tx.origin vulnerability flow
tx.origin vulnerability flow

The "tx.origin" authentication attack is a security vulnerability that arises when a contract relies on tx.origin for message sender authentication instead of using "msg.sender". The tx.origin variable retrieves the account's address that initiated the transaction, which may not always match msg.sender.

Malicious actors can exploit this vulnerability by creating a contract to interact with the vulnerable contract and send a transaction with a different msg.sender than the tx.origin. By sending a deceptive message to the vulnerable contract, the attacker can trick it into assuming that the tx.origin is the original sender and proceed with the transaction execution.

Msg.sender vs Tx.origin




Owner can be a contract



Immediate sender



Forwarded transactions

Represents immediate sender

Represents original external sender

Flexibility and security

More flexibility and security

Less flexibility and security

  • It's important to note that tx.origin is not the same as msg.sender, which represents the address of the immediate sender of the current message or transaction. This is because a transaction can be forwarded or relayed by multiple contracts before it reaches the current contract, and msg.sender will always represent the immediate sender of the current message, even if it's a contract that forwarded the transaction.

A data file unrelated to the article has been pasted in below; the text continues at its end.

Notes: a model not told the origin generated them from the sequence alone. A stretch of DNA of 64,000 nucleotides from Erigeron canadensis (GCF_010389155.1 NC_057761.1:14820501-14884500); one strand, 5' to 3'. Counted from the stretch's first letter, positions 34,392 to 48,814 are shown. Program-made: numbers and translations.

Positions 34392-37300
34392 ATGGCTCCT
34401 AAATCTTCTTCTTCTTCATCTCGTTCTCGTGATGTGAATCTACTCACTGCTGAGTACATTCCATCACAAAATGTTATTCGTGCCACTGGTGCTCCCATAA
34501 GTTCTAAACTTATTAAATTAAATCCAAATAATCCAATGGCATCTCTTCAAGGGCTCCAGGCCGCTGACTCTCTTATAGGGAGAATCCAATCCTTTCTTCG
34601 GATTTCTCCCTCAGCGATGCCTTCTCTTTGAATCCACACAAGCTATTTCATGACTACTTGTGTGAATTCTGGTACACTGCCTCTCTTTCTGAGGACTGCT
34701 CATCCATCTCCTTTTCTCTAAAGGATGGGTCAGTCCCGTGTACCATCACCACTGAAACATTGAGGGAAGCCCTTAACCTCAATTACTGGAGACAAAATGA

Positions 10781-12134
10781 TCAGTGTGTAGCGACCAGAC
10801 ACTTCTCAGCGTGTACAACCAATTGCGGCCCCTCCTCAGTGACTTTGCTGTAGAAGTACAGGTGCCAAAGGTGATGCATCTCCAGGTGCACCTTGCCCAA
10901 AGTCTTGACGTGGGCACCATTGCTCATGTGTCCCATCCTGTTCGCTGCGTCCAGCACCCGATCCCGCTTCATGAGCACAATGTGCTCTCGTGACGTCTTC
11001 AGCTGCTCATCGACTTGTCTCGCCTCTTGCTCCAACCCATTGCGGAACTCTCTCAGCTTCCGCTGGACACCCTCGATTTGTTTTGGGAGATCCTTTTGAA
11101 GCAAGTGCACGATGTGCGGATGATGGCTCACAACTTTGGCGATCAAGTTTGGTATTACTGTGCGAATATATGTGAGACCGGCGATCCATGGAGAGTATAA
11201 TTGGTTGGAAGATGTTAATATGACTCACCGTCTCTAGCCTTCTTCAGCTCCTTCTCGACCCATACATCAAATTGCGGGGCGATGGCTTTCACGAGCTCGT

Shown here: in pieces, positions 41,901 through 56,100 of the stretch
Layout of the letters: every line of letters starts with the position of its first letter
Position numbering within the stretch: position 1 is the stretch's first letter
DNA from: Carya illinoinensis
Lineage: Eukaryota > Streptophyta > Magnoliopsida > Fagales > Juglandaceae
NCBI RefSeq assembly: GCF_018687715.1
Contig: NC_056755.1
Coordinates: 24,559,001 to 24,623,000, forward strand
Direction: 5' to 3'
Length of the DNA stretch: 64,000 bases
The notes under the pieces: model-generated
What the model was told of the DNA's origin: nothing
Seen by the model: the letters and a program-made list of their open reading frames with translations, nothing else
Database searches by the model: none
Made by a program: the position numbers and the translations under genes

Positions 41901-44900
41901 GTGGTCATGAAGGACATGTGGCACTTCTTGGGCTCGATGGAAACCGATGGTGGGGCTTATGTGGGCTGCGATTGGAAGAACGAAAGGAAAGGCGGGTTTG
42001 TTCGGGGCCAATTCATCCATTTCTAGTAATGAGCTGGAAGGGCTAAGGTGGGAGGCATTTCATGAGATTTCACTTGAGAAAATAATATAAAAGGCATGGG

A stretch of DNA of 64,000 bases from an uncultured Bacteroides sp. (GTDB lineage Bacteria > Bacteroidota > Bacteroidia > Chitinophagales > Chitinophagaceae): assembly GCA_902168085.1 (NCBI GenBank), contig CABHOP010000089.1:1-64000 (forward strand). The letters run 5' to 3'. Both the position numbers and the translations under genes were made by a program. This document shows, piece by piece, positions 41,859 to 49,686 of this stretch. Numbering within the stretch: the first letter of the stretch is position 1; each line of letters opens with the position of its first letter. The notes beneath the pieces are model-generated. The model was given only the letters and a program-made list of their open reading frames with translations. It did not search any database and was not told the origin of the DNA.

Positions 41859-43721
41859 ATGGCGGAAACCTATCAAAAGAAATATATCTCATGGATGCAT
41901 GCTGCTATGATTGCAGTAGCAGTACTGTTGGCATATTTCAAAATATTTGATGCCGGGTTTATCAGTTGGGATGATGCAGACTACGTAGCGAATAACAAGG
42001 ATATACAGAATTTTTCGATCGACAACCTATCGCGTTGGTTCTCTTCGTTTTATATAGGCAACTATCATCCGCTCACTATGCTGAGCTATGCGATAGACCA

• Tx.origin is mainly used for security purposes to ensure that only authorised external accounts can execute certain operations in a smart contract. It is recommended to use msg.sender instead of tx.origin in most cases, as it provides more flexibility and security in contract execution.

Understanding Vulnerable Code

Vulnerable code example for Tx.origin Corruption

Exploit Code

Exploit code example forTX.Origin corruption

  • Exploiting this contract involves deploying it and persuading the owner of the Phishable contract to send a certain amount of ether to the deployed contract. The attacker may deceive the owner by presenting the deployed contract as their address and employing social engineering techniques to convince them to initiate a transaction to that address.

  • Unless the victim exercises caution, they may fail to recognise that code is associated with the attacker's address. The attacker could portray it as a sophisticated multi-signature or advanced storage wallet.